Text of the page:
Impressions of Liguria, Italy
The wide bight which the coastline of the Ligurian Sea makes between the French border and Toscana, is like a giant necklace of pearls, pearls offered by the pristine beauty of nature, pearls created by mankind and civilisation also, in cities of history and rustic fishing villages evoking yesteryear rural life. Genova, Liguria's largest city, may not be as romantically cute and picturesque as its old strategic and political rival Venice, but it is undisputably a marvellous and intensely interesting city, 'La Superba', with the signs of a history of wealth, glory and power waiting to surprise you behind the corner of each and any of the narrow alleys, the caruggi, in each of the many medieval palaces along the Strade Nuove. Liguria also means the villages of the Cinqueterre and the peninsula of Portofino, the bay of Porto Venere, one by one idyllic spots where old fishing villages climb from their sea shore onto the spectacular slopes of forested mountain ridges, nestled in a harmonious contrast of green from the lush vegetation and blue from the crystal clear Ligurian Sea. It's early morning in Liguria. The church bells ringing in an appeasing rhythm, blending into the crisp morning air, the smell of fresh 'cornetti" from the oven: the coastal villages of Liguria call you to start yet another day of discovery and awe. Spring weather may not be as stable and fixed on blue, sunny skies like in the Italian South, but even on days under the cover of clouds the Ligurian luminosity still fires up the bright and frivolous colours of the palazzi in the village streets, on its squares, around the quaint little harbours. And in 'La Superba', the hectic city life of today gets underway as well in the narrow caruggi alleys and on the monumental 'piazze' where each and every corner breathes the spontaneous flair of the city's eminent past.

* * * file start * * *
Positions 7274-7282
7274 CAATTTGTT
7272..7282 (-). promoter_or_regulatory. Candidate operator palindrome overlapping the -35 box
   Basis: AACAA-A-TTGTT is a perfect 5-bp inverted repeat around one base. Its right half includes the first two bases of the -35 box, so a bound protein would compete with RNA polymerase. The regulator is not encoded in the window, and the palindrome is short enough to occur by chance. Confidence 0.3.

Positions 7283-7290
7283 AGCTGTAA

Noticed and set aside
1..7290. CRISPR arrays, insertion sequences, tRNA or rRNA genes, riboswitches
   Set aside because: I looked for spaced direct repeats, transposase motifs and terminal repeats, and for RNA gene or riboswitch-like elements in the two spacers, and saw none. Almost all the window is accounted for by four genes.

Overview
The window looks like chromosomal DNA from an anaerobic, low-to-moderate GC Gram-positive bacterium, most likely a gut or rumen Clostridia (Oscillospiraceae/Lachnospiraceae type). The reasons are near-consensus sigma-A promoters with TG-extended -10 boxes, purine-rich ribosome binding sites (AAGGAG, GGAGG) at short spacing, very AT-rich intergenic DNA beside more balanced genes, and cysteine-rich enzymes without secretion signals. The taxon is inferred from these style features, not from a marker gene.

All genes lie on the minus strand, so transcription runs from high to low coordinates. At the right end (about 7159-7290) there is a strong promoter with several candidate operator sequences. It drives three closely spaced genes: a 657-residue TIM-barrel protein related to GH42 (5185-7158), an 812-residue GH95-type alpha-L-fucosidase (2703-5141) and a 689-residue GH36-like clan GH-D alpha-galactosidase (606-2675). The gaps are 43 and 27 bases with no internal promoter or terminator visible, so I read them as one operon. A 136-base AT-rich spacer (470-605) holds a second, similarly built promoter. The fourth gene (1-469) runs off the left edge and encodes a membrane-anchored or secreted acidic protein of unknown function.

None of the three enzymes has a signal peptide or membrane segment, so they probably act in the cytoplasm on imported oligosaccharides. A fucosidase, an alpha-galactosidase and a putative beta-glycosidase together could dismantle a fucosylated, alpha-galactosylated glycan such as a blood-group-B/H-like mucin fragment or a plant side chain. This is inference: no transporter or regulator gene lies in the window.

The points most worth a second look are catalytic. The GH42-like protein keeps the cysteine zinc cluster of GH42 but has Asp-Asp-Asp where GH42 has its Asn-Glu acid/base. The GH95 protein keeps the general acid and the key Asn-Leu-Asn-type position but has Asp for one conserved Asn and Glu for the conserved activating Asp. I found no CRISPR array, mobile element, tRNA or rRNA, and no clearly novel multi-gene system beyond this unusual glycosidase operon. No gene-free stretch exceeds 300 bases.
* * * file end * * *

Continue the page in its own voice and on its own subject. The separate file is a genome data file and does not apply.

Before visiting the place of your choice:
Genova, or Genoa, is the largest city on the Ligurian coast, with a millennium old history of importance, but also with a vibrant role in Italy today. A main port in the Northern part of Italy, Genova is a vibrant centre of economic but also cultural life, visible in the streets and on the squares, some of them wide and sumptuous, other ones tiny and nestled and hidden in a maze of narrow arcaded alleys, in Genova called 'caruggi'. And churches, plenty of beautiful and richly decorated churches, like San Mateo and San Pietro, and San Siro, which breaths the Baroque exuberance of a city with a past of wealth and glory; glory sometimes also created but given away, as the city's famous son Christopher Columbus opened the new world to Europe while working for the Spanish Crown, and not for the Genovese Republic.